The NFLPA argued that the NFL’s four-game suspension was unprecedented and contrary to the 2011 CBA. According to the NFLPA, no player in NFL history had ever received a suspension for alleged football tampering. Brief for Appellees Nat’l Football League Players Ass’n and Brady at 9, Nat’l Football League Mgmt. Council, 820 F.3d 527 (2nd Cir. 2016) (No. 15-2801(L)). Furthering their defense, the NFLPA maintained that the CBA states that first offenses for equipment violations can only be punished with fines, the amounts for which were also collectively bargained. Id. at 9-10. In addition, the NFLPA claimed that the report did not find that Brady directly participated in or ordered any ball deflation. Id. at 11. The NFL relied on Brady’s failure to cooperate with the private investigation. Id. The NFLPA maintained that Goodell compared the equipment infraction to steroid use, which is subject to a four-game suspension, and he “substituted his own brand of industrial justice for the applicable bargained-for fine.” Id. at 3. The NFL is also required to provide notice of prohibited conduct and disciplinary actions under the 2011 CBA. Id. at 12-13. According to the NFLPA, Brady only received notice of the potential for a fine that he had deflated or known about the deflation of footballs; Brady received no notice of the potential for a four-game suspension. Id. at 46. The NFL also provided no notice that failing to provide electronic communications would result in disciplinary actions, as required by the 2011 CBA. Id. at 20.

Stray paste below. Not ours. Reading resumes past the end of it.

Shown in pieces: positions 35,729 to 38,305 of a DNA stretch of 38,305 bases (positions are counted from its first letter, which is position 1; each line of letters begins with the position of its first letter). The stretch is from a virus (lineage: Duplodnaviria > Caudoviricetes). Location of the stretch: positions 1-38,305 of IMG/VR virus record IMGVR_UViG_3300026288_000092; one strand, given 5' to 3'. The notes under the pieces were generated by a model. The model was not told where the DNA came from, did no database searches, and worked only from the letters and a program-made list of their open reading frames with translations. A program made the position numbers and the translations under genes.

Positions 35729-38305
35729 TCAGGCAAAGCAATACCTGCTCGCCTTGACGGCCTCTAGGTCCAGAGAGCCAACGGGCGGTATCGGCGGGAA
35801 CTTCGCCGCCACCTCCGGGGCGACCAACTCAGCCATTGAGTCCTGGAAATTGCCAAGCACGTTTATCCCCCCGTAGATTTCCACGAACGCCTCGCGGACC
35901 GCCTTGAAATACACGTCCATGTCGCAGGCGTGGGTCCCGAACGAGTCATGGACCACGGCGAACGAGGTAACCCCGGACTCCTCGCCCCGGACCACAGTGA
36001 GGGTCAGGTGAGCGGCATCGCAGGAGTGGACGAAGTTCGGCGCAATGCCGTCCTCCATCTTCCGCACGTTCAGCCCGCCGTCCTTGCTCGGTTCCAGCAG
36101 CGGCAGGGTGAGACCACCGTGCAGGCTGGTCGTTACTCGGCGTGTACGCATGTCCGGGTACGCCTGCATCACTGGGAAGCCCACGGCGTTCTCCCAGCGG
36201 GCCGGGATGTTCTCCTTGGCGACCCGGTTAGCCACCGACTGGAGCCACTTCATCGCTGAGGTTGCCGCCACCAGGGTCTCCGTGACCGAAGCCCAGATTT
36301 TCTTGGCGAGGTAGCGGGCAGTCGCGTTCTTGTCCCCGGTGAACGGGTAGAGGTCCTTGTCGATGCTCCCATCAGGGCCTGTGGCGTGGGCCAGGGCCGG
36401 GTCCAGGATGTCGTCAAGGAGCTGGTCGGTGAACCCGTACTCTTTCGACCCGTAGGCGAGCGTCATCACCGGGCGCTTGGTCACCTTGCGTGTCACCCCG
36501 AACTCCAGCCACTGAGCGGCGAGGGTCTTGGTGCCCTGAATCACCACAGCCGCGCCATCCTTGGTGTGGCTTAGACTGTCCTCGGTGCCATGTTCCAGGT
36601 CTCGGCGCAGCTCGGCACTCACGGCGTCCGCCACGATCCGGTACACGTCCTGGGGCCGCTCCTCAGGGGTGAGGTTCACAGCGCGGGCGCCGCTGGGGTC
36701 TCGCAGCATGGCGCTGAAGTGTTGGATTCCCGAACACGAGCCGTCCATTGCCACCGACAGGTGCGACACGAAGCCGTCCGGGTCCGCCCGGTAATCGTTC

The NFLPA and Brady also questioned the fairness of the independent investigation and the arbitration process. Paul, Weiss, the firm hired to conduct the investigation, regularly represented the NFL, and even acted as co-arbitration counsel for the NFL in defending Brady's four-game suspension. Id. at 19-21. The arbitration itself resulted in an unprecedented punishment based on evidence that did not directly link Brady to the deflation. The Wells Report only stated that it was “unlikely” that the Patriots’ equipment staff “would deflate game balls without Brady's knowledge and approval,” or his “awareness and consent.” Id. at 21. In the hearing phase, Goodell also denied testimony from NFL Executive Vice President and General Counsel Jeff Pash, who co-led the investigation with Paul, Weiss’ Tom Wells. Id. at 56-58. Furthermore, the NFL also failed to produce its investigative materials for Brady’s use at the arbitral hearing. Id. at 53-55. The American Federation of Labor and Congress of Industrial Organizations (AFL-CIO) joined the NFLPA in its concerns and filed an amicus brief urging the Second Circuit to vacate Goodell’s disciplinary action against Brady. As the AFL-CIO stated, Goodell “failed to follow basic procedural fairness and acted arbitrarily as an employer seeking to justify his own disciplinary decision rather than as a neutral arbitrator considering an appeal.” Brief for the AFL-CIO as Amicus Curiae Supporting Respondents at 4, Nat’l Football League Mgmt. Council, 820 F.3d 527 (2nd Cir. 2016) (No. 15-2801(L)).